This season was characterized by very active monsoonal periods across north-western Australia. A total of seven cyclones formed in the Perth Tropical Cyclone warning Centre area of responsibility (90 - 125°E). Four cyclones occurred off the north-west Australian coast, three of which crossed the coast,Nicholas, Rachel.
Details of each Tropical Cyclone in the northwest Australian region 1996-97
Lindsay 9-13 July 1996
Lindsay was unusual in that it formed in July in the Indian Ocean. However there had been other cyclones in the Indian Ocean during the 1996 winter, being observed in May, July and August. Lindsay was first discernible as a low level circulation on 9 July near 9°S 94°E. It tracked to the southsouthwest and intensified to briefly reach cyclone status during the evening of 10 July. Lindsay then sheared apart overnight on 10 July and slowly weakened. The remnants of Lindsay slowly moved southeast over the next couple of days before being absorbed into a broad trough area on 13 July near 15°S 95°E. There were no reports of damage to shipping or observed galeforce winds.
Melanie 29 October - 1 November 1996
An area of convection to the north of Cocos Island produced a tropical low by the morning 29 October. This low was almost stationary until overnight on 30 October when it began to move west and deepen to become a cyclone by the morning of 1 November. Melanie deepened further to a category 2 storm overnight on 1 November as it moved westwards out of Perth TCWC's area of responsibility.
Nicholas 12-16 December 1996
Nicholas was the first cyclone to form off the north-western Australian coast during the 1996/97 season. It began as a weak low within the monsoon trough near Gove on 8 December and moved west-northwest to be located near Timor during 12 December. The low then moved steadily south, reaching cyclone intensity early on 14 December between Adele and Browse Islands. It passed over Browse Island at midnight on 13 December and passed just to the east of Adele Island during the afternoon of the 14th. Nicholas was near the north-west Kimberley coast during that evening, but weakened to below cyclone strength as it continued soutward through King Sound. It passed within 50 kilometres to the west of Derby around 0900 WST 15 December, then continued south and weakened further over the inland west Kimberley during the day. The low finally dissipated as a surface circulation during the afternoon of 16 December.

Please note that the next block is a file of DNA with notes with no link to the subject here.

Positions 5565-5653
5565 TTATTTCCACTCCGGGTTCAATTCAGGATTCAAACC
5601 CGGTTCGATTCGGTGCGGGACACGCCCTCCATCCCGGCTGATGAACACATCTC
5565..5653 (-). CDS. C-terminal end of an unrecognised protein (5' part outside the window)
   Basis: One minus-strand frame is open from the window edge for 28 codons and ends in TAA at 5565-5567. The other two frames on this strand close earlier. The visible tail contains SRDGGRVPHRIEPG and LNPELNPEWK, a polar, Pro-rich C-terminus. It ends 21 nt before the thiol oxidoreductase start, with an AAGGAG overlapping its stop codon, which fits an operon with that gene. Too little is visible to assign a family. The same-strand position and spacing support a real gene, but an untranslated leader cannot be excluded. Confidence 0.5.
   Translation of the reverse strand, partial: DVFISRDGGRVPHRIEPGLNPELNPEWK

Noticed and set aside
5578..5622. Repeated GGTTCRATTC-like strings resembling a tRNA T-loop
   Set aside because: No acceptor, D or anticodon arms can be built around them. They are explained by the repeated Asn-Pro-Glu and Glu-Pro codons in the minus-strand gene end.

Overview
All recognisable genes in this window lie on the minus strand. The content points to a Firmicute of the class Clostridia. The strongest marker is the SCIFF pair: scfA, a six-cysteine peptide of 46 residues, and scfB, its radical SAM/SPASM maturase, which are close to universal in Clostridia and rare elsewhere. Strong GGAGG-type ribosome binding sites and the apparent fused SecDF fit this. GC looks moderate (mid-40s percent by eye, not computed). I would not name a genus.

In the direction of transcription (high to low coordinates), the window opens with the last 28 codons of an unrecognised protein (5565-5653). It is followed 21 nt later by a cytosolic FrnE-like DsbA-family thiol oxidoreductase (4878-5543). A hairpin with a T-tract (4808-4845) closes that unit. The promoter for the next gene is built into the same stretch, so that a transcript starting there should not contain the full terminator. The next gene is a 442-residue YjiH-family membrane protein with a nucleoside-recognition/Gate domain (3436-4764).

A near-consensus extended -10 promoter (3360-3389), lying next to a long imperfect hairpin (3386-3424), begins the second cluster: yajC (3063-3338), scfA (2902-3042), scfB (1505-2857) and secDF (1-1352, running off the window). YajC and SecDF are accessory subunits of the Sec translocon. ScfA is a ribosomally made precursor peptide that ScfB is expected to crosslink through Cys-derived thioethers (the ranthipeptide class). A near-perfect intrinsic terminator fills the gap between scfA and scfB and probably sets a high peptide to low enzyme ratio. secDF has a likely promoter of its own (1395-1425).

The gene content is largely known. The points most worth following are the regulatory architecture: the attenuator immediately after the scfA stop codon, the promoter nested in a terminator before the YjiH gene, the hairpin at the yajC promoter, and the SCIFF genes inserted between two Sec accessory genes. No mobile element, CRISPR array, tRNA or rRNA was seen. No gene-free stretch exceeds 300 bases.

Gale to storm force winds were experienced by pearling boats sheltering near the entrance to King Sound. The strongest winds at Derby occurred at midnight on 14 December when easterly winds averaging 30 knots (gusts to 41 knots) were recorded. There was no wind damage reported but heavy rain over the north Kimberley caused flooding.